The choice of axes should normally follow the recommendations of the Commission on Crystallographic Data [Kennard et al. (1967). Acta Cryst. 22, 445–449 ].

A symbol such as 123 or hkl without brackets is understood to be a reflection, (123) or (hkl) a plane or set of planes, [123] or [uvw] a direction, {hkl} a form and 〈uvw〉 all crystallographically equivalent directions of the type [uvw]. Other bracket notations should be explicitly defined.

4.8. References

References to published work must be indicated by giving the authors' names followed immediately by the year of publication, e.g. Neder & Schulz (1998) or (Neder & Schulz, 1998). Where there are three or more authors the reference in the text should be indicated in the form Smith et al. (1998) or (Smith et al., 1998) etc.

The reference list should be arranged alphabetically and conform with the following style:

Allen, F. H. (2002). Acta Cryst. B58, 380–388.

Andrews, M., Wright, H. & Clarke, S. A. (2013). In preparation.

Carter, C. W. Jr (1990). Methods: a Companion to Methods in Enzymology, Vol. 1, pp. 12–24. New York: Academic Press.

Collaborative Computational Project, Number 4 (1994). Acta Cryst. D50, 760–763.

Crowther, R. A. (1972). The Molecular Replacement Method, edited by M. G. Rossmann, pp. 173–178. New York: Gordon and Breach.

Gavezzotti, A. (2010). Acta Cryst. B66, doi:10.1107/S0108768110008074.

Hervieu, M. & Raveau, B. (1983a). Chem. Scr. 22, 117–122.

Hervieu, M. & Raveau, B. (1983b). Chem. Scr. 22, 123–128.

International Union of Crystallography (2009). (IUCr) Structure Reports Online, //

Jancarik, J. & Kim, S.-H. (1991). J. Appl. Chem. 24, 409–411.

Kiser, P. D., Lodowski, D. T. & Palczewski, K. (2007). Acta Cryst. F63, doi:10.1107/S1744309107020295.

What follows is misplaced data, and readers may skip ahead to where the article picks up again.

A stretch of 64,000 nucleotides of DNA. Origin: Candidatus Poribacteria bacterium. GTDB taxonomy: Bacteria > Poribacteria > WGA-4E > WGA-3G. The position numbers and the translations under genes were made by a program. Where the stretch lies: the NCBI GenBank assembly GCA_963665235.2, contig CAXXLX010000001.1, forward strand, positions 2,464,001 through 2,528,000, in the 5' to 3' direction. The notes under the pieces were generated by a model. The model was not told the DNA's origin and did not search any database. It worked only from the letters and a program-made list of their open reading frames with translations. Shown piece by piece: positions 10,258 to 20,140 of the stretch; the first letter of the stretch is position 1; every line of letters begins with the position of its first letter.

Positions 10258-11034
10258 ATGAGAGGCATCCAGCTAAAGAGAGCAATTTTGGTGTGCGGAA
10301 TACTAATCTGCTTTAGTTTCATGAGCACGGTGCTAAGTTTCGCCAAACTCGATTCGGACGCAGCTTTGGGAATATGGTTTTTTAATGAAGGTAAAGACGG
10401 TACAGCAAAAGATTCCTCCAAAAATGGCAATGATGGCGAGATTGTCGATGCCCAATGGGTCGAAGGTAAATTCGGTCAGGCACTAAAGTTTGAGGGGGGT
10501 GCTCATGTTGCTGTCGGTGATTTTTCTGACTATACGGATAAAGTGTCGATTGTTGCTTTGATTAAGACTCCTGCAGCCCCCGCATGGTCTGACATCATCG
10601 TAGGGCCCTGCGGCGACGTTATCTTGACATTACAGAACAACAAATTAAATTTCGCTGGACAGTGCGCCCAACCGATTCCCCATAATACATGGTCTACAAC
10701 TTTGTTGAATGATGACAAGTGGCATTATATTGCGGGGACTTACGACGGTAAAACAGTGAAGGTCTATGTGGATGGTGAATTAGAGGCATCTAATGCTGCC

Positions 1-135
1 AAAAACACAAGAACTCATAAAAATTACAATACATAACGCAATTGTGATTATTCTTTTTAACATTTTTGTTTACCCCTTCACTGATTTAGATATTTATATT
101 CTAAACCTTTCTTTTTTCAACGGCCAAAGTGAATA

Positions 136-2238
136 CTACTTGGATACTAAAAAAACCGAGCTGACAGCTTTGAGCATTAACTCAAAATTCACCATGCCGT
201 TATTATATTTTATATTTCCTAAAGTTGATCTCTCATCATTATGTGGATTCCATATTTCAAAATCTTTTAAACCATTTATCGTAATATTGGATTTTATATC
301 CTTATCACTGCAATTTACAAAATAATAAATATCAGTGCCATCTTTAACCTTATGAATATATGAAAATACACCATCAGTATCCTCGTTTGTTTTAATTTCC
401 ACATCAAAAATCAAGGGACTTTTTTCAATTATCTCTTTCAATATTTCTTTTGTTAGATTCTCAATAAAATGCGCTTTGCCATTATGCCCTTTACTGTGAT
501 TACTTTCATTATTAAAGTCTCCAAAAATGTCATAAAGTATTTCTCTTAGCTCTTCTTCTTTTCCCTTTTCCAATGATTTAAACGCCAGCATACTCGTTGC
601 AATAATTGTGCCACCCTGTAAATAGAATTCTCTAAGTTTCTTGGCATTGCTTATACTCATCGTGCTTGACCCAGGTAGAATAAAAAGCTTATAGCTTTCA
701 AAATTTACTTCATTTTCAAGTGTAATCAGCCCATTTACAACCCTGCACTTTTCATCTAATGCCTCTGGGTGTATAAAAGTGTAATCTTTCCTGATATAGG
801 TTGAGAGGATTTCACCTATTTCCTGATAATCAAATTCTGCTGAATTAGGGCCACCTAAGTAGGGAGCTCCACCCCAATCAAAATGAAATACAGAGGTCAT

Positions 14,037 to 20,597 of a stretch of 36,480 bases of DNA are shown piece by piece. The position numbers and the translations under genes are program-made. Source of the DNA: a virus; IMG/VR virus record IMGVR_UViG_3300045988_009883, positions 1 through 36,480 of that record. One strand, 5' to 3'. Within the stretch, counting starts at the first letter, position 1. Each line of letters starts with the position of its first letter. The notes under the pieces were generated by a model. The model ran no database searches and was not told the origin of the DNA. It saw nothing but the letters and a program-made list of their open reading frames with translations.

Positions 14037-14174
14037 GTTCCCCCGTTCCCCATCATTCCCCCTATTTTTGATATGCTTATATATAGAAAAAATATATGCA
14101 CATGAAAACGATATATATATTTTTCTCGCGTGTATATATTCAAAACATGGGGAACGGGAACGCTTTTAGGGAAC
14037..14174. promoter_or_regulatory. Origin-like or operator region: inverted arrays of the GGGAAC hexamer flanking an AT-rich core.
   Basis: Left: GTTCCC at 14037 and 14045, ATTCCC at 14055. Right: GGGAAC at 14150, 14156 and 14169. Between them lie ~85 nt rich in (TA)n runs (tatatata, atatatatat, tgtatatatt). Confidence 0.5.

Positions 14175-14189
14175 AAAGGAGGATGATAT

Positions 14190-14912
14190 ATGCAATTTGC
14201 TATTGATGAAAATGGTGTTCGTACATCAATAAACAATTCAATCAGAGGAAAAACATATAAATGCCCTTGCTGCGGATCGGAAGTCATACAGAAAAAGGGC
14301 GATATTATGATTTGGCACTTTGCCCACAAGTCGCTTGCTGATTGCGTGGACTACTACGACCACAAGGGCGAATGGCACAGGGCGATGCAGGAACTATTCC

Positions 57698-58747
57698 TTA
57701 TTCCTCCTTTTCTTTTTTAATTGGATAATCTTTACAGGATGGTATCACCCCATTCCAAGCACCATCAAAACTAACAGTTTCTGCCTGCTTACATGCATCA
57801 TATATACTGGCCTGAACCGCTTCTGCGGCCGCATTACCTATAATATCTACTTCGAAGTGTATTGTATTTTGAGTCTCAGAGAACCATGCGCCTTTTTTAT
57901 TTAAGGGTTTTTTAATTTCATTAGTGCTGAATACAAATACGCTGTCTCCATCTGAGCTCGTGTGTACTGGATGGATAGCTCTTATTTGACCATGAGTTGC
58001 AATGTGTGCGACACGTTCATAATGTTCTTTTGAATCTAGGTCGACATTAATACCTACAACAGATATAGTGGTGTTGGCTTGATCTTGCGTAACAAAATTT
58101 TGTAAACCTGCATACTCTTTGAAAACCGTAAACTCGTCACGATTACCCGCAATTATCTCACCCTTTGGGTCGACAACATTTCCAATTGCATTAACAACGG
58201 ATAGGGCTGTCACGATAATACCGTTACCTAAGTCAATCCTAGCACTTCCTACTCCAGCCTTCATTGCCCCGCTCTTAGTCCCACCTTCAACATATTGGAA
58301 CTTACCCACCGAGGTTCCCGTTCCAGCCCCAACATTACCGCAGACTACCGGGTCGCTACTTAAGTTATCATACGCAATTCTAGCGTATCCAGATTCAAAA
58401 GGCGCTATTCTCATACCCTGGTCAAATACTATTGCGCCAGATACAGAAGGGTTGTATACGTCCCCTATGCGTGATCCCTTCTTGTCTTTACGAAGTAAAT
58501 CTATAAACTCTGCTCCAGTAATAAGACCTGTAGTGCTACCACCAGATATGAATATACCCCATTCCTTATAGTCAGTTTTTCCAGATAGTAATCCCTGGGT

Ng, S. W. (2004). Private communication (refcode IXEQIL). CCDC, Cambridge, England.

Sheldrick, G. M. (2008). Acta Cryst. A64, 112–122.

Smith, D. (2010). Acta Cryst. B66. In the press.

Strong, R. K. (1990). PhD thesis, Harvard University, USA.

Vogel, A. (1978). Textbook of Practical Organic Chemistry, 4th ed. London: Longman.

Wang, B.-C. (1985). Methods Enzymol. 115, 90–112.

Yariv, J. (1983). Personal communication.

Note that all authors and inclusive page numbers must be given.

Identification of individual structures in the article by the use of database reference (identification) codes should be accompanied by a full citation of the original literature in the reference list.

Citations in the supporting information should appear in the main body of the article or be given in a related literature section.

5. Crystal structure determinations

Articles that report the results of crystal structure determinations of small molecules or materials must supply data as a single electronic file in CIF format. Structure factor data in CIF format are also required. Authors are asked to check their CIF with checkCIF before submission by using the checkCIF service at // .

All numerical data in the CIF will be automatically checked using checkCIF, and duplication checks will be carried out against the relevant database. A review document, including these reports and a preprint of the Experimental details table, will be forwarded to the Co-editor, together with the CIF.

Each published article will normally include a standard Experimental details table. Authors should use the table tools within the WORD template (available from // ), the table converter at // or the program publCIF (available from // ) to generate this table from the CIF. The tools can be used to prepare the tables from CIFs for most kinds of studies (including determinations of modulated and composite structures from single-crystal and powder data). The table and all other tabular data except the coordinates should be submitted as part of the manuscript. If the number of structures reported is very large, if a single structure is reported as a function of temperature or composition, or if structures already in the literature have been redetermined, the author may request or the editor may require that an abbreviated table be prepared using the tools above. Atomic coordinates will be published in CIF format only (see §6.2[link]). Coordinates will only be included as a numbered table in very exceptional cases.